What are 'extenuating circumstances'?
Under Queen Mary University of London’s regulations, extenuating circumstances are:
‘Circumstances that are outside a student’s control which may have a negative impact on a student’s ability to undertake or complete any assessment so as to cast doubt on the likely validity of the assessment as a measure of the student’s achievement’.
The ‘circumstances’ mentioned in the definition above are usually personal or health problems. However for the 2020/21 academic year, the definition of an extenuating circumstance has been temporarily expanded to recognise the effects of the pandemic on students’ ability to engage in assessment. Typically, an EC relates to a circumstance which is both ‘unforeseen and beyond a student’s control’. In 2020/21 students will also be able to submit an EC claim for circumstances outside their control arising from the long-term effects of the pandemic, without the requirement that it was unforeseen. For example, the categories of EC’s has been updated to ensure that account is taken of caring responsibilities, suitable study environments, and access to the necessary hardware/software so that these will also now be accepted as EC’s. Please see the ARCS website about 2020/21 changes to the ECs policy.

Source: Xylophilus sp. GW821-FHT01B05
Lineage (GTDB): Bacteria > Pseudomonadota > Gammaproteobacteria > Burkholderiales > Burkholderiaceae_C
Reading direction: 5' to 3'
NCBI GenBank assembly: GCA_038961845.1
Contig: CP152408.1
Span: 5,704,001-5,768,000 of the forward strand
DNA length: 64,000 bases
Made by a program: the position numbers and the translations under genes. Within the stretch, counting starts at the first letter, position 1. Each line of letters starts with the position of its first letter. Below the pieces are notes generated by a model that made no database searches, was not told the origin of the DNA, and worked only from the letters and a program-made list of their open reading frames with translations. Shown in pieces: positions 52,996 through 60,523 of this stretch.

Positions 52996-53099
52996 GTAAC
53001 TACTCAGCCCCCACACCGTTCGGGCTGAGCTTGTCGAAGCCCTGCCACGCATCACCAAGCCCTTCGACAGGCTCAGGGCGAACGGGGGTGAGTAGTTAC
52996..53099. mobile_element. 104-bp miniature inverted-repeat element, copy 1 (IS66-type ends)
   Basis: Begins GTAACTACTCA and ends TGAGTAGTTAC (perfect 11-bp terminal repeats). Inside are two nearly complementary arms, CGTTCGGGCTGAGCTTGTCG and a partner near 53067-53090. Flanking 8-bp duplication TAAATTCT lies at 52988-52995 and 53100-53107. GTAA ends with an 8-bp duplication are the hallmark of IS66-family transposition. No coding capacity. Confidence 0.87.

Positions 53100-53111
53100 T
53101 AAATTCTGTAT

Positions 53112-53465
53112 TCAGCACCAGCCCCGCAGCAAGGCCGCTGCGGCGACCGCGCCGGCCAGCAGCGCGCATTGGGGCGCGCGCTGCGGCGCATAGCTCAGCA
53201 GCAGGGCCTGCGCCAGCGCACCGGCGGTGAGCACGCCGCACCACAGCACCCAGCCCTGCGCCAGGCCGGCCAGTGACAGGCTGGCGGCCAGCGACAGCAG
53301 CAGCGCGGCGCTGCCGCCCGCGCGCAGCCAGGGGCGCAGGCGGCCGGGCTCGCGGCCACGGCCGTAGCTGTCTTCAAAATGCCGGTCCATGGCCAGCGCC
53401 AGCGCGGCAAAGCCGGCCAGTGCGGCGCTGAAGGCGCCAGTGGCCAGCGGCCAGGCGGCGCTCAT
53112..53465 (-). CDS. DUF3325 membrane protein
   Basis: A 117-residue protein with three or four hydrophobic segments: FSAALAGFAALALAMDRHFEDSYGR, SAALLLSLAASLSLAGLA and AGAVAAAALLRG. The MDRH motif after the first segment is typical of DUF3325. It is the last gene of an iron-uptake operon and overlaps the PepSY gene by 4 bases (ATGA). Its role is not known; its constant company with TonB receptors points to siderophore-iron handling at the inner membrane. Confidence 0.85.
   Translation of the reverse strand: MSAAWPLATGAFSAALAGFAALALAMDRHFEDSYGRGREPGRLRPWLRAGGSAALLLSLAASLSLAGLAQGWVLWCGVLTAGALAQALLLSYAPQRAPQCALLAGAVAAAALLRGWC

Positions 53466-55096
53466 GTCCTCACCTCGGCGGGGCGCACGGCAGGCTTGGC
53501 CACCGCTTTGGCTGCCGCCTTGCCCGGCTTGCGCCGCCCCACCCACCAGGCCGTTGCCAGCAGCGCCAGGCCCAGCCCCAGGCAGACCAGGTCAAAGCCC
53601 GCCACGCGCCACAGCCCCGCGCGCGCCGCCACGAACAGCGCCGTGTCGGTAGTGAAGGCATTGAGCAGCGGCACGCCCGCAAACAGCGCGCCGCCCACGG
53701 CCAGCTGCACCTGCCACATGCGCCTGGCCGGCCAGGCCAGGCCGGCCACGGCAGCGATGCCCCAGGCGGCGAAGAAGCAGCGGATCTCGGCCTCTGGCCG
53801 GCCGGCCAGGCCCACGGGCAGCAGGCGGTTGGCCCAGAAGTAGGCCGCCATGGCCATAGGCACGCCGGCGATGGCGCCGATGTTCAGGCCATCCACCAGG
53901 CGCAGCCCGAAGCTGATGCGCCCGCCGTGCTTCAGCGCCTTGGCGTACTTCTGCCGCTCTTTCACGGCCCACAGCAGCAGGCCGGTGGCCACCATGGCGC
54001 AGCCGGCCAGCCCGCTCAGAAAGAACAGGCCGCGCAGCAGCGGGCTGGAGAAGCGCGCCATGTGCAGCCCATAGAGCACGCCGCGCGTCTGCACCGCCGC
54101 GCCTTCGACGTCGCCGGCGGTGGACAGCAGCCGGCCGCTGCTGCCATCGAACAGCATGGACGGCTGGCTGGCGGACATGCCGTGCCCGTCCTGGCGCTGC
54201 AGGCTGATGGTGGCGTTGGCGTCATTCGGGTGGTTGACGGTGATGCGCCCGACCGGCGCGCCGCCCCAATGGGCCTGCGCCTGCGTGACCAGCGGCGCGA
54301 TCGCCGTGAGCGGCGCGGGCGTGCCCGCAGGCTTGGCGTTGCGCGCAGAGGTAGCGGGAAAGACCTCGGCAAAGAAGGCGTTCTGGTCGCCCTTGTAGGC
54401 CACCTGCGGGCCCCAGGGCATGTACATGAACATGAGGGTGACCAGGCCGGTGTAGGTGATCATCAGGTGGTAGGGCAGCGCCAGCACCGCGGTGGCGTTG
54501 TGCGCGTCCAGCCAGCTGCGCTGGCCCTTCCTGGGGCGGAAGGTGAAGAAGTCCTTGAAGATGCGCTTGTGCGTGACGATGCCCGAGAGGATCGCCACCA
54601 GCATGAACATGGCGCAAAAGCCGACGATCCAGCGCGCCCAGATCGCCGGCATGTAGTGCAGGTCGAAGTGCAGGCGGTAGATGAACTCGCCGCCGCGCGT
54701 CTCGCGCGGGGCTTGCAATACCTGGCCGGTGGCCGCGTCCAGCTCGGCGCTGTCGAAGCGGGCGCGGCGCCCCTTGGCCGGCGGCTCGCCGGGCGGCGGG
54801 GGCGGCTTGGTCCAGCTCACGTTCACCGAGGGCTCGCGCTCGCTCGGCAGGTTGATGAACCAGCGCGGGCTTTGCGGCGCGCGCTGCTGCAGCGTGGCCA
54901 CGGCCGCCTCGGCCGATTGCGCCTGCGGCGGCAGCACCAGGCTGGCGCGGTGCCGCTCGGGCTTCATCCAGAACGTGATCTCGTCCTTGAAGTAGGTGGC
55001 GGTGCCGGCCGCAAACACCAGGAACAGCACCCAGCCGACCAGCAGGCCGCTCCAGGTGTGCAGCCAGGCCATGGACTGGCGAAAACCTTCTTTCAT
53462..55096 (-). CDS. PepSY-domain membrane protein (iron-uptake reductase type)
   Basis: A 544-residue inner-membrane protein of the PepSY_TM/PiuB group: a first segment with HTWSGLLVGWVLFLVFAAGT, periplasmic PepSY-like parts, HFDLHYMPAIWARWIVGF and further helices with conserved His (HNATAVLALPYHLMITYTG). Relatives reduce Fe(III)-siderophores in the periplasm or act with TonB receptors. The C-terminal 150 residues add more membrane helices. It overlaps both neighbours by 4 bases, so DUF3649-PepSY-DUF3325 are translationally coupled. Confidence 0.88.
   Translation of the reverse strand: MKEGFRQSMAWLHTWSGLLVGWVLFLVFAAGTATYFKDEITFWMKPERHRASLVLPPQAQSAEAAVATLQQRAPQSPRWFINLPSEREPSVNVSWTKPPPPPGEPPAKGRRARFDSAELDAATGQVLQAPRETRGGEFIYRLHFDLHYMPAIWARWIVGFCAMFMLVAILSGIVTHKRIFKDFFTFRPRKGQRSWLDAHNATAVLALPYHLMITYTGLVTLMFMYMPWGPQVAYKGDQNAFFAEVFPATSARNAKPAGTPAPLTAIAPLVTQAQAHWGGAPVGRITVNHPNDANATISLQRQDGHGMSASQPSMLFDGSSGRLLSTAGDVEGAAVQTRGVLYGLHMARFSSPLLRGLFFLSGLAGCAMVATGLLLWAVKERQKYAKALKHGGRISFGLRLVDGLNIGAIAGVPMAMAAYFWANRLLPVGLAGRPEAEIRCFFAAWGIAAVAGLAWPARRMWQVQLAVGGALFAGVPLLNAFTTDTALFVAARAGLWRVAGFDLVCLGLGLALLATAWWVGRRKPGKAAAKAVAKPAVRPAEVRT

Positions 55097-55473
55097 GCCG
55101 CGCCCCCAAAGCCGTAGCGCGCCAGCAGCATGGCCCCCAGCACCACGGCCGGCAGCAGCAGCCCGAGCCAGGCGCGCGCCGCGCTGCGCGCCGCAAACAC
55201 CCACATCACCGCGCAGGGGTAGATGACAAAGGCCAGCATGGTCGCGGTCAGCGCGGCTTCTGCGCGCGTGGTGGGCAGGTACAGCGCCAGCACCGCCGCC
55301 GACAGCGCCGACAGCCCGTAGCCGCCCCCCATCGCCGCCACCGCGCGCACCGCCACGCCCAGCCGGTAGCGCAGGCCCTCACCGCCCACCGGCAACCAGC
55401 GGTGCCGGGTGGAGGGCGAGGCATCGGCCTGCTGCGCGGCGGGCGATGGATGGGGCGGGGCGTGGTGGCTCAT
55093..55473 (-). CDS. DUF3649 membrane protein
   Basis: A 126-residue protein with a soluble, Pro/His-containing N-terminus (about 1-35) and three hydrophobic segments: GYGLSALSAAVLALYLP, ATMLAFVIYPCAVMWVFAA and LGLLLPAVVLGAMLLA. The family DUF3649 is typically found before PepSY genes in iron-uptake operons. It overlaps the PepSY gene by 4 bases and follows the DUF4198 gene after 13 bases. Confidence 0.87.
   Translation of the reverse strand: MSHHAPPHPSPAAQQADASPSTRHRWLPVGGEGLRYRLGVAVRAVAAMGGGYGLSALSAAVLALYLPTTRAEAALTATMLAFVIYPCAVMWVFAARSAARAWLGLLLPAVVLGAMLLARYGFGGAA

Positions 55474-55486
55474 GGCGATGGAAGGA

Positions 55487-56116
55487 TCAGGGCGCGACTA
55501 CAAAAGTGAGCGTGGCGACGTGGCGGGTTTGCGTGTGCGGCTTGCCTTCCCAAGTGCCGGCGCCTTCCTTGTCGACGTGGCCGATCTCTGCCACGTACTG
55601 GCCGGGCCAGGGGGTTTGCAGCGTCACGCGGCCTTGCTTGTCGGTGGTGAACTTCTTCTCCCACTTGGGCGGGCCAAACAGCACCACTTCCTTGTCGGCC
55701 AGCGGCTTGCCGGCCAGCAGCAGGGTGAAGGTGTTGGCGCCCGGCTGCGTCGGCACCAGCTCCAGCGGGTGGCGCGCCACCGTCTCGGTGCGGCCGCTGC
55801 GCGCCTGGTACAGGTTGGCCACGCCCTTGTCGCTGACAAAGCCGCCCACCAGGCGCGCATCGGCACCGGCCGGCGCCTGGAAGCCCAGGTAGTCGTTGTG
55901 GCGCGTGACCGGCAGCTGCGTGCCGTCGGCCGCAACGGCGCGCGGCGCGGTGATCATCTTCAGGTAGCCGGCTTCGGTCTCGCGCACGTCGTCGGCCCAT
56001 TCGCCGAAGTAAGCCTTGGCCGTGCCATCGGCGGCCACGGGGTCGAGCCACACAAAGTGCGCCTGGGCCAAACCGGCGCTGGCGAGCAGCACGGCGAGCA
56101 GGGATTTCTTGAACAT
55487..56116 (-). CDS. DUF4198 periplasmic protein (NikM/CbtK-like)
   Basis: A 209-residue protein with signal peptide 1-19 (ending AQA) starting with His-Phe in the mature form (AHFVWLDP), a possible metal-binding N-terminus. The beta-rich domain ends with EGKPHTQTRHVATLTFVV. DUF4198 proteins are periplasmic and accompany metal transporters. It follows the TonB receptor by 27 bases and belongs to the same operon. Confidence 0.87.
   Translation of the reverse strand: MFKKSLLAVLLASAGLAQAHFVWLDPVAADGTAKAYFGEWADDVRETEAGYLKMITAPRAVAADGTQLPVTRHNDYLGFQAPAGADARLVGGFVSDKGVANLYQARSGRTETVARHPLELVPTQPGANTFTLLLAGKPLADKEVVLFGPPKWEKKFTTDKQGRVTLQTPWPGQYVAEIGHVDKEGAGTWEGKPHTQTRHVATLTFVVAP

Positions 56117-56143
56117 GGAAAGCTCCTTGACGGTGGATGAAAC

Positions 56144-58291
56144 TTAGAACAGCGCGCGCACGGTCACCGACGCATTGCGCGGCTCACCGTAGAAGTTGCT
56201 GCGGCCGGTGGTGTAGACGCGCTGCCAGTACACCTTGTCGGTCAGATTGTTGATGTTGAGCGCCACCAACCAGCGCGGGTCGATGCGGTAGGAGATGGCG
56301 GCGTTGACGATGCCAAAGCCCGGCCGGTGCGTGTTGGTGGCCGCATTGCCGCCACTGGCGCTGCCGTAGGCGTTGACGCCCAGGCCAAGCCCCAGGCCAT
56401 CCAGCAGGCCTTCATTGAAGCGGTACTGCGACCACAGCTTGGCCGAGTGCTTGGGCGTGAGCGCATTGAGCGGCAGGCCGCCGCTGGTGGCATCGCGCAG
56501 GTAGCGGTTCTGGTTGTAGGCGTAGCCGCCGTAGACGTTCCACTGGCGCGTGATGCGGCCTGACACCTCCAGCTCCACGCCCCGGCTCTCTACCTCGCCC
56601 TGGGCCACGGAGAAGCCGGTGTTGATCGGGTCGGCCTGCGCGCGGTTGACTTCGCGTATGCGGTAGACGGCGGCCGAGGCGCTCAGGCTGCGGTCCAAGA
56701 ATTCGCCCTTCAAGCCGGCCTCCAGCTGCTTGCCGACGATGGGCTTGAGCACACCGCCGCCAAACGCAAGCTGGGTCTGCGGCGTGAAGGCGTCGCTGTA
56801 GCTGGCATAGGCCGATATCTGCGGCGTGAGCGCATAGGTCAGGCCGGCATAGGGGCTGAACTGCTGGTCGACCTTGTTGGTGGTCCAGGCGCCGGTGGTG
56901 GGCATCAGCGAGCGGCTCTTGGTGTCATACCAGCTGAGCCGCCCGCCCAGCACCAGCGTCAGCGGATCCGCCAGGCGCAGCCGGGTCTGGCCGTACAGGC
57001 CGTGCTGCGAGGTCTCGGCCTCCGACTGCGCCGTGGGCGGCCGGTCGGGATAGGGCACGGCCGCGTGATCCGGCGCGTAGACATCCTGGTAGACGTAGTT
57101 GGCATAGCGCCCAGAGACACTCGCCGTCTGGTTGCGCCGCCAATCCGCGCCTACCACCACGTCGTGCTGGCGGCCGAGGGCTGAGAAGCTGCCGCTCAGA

Health problems include your emotional wellbeing and mental health, as well as your physical health. In relation to the usual grounds of claiming on the basis of personal or health problems, please note:
- personal or health problems are only extenuating circumstances if they are outside your control
- personal or health problems are only extenuating circumstances if they are likely to have a negative impact on your ability to undertake or complete academic assessments such as exams or coursework
- Ongoing personal or health problems on their own are not extenuating circumstances. See the section What if I have ongoing health or other problems? later in this guide
- academic workload issues are not extenuating circumstances
- employment commitments are not extenuating circumstances
- observance of a religious festival or holy day is not an extenuating circumstance. You should plan your work to take into account participation in religious services and other forms of observance. As coursework deadlines are set in advance, if the deadline coincides with religious commitments you should be prepared to submit your work before the coursework deadline. Students wishing to notify the university of any religious reasons which may affect their ability to sit examinations on specific dates should complete the religious holiday exemption form available from your academic school office. There will be a deadline for this, so check with your Student Support Officer.
Law, regulations and policies can change quickly. The information on our website is given in good faith and has been carefully checked but QMUL cannot accept responsibility for any errors or omissions. QMUL is not responsible for the content or reliability of the linked websites which are provided for further information.